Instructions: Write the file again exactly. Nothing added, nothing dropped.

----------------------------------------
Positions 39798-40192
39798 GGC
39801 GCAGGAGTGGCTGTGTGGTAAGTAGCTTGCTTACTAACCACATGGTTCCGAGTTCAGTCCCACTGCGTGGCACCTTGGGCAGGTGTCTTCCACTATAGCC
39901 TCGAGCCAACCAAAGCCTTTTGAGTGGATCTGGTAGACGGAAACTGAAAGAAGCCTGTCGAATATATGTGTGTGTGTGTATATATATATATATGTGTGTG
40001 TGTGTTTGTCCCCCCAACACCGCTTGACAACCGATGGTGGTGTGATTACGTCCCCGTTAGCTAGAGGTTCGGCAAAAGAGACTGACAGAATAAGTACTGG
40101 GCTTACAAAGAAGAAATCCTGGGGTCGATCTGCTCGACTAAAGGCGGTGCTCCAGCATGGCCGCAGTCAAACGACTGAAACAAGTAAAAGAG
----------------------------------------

Positions 39798-40192
39798 GGC
39801 GCAGGAGTGGCTGTGTGGTAAGTAGCTTGCTTACTAACCACATGGTTCCGAGTTCAGTCCCACTGCGTGGCACCTTGGGCAGGTGTCTTCCACTATAGCC
39901 TCGAGCCAACCAAAGCCTTTTGAGTGGATCTGGTAGACGGAAACTGAAAGAAGCCTGTCGAATATATGTGTGTGTGTGTATATATATATATATGTGTGTG
40001 TGTGTTTGTCCCCCCAACACCGCTTGACAACCGATGGTGGTGTGATTACGTCCCCGTTAGCTAGAGGTTCGGCAAAAGAGACTGACAGAATAAGTACTGG
40101 GCTTACAAAGAAGAAATCCTGGGGTCGATCTGCTCGACTAAAGGCGGTGCTCCAGCATGGCCGCAGTCAAACGACTGAAACAAGTAAAAGAG